|Written by Darlene Liew ,Thursday, 28 January 2010 23:51|
The recent HSBC Asian Insurance Monitor found that for over half of the Malaysian respondents (55% vs 45% in an earlier 2009 survey), the main barrier to long-term savings plan was the lack of disposable income to buy insurance.
In a statement on Jan 28, HSBC said most respondents (54%) cited the lack of investment products with desired returns as the major obstacle in the first half of 2009.
Fieldwork for the survey, which was commissioned by HSBC Insurance, was conducted by Nielsen in December 2009 among 480 Malaysian respondents of the general working segment aged between 35 and 65 years.
It said the survey also showed that across most Asian markets, lack of confidence in the market continued to be the main barrier to saving for the long term.
In terms of monthly personal income distribution, people in Malaysia allocate the smallest proportion (25%) of their monthly income to financial services, including cash (8%), investments (4%), insurance (10%) and pension (2%).
The survey further reveals that while Malaysia retained its strong property-orientation with over half of the respondents holding property (52%), more Malaysians had taken up medical insurance in the past 12 months (47% vs 36%).
The survey also shows over one-third of respondents will rely on medical insurance or the government for critical illness cover, but 26% say they will have to withdraw their bank savings.
“Having witnessed the global economic downturn, Malaysians have become well aware of the threats that may hinder the growth of their wealth, and realised that they may not have enough savings for achieving their long-term financial goals,” said HSBC Amanah Takaful (Malaysia) executive director and CEO Zainudin Ishak.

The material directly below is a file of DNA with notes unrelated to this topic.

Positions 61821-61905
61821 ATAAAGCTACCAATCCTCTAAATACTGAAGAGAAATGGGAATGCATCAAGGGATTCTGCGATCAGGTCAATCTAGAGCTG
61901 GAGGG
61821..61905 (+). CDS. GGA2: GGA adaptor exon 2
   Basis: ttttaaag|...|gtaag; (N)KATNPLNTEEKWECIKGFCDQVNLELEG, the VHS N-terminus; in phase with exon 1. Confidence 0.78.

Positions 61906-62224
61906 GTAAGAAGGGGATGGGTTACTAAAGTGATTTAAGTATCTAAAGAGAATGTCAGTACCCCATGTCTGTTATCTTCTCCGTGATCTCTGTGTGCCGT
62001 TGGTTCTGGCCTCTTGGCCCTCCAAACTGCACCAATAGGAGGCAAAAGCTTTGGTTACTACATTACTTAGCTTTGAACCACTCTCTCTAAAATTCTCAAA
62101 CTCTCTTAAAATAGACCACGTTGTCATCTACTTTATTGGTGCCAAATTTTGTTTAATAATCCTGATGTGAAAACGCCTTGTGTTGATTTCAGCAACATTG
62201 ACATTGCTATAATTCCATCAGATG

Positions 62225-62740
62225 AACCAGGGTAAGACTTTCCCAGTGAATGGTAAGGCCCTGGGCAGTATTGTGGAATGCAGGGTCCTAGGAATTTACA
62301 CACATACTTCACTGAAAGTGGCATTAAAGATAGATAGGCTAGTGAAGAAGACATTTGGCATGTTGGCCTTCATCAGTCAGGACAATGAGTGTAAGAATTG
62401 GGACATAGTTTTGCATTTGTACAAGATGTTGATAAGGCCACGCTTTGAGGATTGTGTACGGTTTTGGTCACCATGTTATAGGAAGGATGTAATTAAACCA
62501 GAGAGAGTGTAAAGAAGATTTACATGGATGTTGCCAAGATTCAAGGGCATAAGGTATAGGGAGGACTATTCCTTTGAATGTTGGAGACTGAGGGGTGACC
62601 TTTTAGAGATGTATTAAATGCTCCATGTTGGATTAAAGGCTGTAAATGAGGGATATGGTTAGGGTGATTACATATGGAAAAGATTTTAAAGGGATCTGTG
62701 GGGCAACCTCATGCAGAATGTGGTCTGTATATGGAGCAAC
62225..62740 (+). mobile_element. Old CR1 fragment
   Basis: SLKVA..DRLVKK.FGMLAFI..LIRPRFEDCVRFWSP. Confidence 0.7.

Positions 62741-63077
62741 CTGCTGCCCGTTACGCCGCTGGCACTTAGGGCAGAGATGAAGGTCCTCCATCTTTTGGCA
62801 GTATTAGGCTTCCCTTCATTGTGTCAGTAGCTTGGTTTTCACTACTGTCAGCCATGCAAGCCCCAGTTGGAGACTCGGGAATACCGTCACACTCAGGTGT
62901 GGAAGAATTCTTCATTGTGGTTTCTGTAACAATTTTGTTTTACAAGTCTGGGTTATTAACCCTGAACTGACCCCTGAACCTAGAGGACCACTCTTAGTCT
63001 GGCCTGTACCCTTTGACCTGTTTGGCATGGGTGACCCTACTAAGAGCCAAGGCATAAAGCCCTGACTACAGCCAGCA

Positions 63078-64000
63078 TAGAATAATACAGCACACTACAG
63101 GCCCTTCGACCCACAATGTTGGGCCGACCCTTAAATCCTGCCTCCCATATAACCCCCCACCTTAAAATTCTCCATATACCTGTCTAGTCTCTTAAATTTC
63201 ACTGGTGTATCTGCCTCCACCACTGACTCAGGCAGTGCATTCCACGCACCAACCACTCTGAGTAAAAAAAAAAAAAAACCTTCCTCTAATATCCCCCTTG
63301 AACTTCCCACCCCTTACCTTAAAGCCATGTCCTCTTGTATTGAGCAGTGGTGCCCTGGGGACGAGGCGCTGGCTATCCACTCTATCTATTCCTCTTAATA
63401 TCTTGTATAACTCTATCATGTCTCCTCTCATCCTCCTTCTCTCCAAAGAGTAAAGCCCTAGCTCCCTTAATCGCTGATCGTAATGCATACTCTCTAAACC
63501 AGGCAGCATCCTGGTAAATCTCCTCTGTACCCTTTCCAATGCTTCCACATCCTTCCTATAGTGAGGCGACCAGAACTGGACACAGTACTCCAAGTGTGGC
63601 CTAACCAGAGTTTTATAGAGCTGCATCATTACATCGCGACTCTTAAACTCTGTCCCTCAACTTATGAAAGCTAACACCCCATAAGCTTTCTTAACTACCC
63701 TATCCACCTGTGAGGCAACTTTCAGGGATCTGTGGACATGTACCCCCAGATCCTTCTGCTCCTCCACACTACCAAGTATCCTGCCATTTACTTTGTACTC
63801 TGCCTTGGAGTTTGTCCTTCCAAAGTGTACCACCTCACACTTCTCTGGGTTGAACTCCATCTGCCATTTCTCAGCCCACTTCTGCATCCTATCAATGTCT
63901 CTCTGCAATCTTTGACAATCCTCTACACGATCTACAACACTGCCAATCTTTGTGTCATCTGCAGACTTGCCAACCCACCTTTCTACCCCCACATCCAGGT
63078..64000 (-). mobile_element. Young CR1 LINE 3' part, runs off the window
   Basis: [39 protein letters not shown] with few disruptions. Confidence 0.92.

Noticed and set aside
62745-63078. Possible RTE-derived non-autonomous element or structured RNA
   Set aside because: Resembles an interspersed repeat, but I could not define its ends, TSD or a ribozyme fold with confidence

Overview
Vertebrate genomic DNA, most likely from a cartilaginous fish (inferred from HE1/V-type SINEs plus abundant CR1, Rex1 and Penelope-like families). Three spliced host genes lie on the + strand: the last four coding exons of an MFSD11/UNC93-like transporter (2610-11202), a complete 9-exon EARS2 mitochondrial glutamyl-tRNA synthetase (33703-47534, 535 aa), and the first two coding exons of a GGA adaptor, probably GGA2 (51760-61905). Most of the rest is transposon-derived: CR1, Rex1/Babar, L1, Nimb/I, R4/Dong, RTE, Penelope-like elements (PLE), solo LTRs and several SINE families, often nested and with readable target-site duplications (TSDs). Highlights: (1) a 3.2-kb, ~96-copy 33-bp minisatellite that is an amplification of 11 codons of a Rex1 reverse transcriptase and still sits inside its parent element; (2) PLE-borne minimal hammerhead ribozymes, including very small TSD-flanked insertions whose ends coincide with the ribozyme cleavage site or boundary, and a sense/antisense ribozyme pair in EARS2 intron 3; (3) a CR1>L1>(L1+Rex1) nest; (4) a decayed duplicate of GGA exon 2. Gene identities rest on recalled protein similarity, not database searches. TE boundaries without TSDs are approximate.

Asked about saving goals, saving for a rainy day is foremost for 79% of Malaysian respondents, while financial security in retirement is the second priority in mind (68%).
Among some of the financial uncertainties in the next year, medical expenses emerged as the biggest threat for Malaysians (50%) and 48% worry they do not have sufficient funds for recurrent daily needs.
“Though people may think they do not have disposable income for an additional medical insurance, they do see the importance of getting adequate protection,” Zainudin said.
“In reality, for a minimal amount per month, one can top up a basic medical insurance plan with a critical illness rider that buys peace of mind and mitigates the risk that your hard-earned savings are depleted by high medical costs.”
Asked about any changes in savings plans, 29% of Malaysians say they would need to save more to retire as planned, while 36% find it difficult to build their retirement fund and expect to delay retirement.
As a result, close to half (49%) of Malaysians plan to increase savings in the next six months. The top financial plans include saving regularly through a monthly instalment plan (36%), channelling investments to stock or investment-linked products (29%) and maintaining a conservative investment approach (25%).
In terms of product features, over half (58%) of respondents are likely to buy products that offer capital protection, 40% are interested in products that provide retirement income and 36% plan to buy products that allow for monthly payments.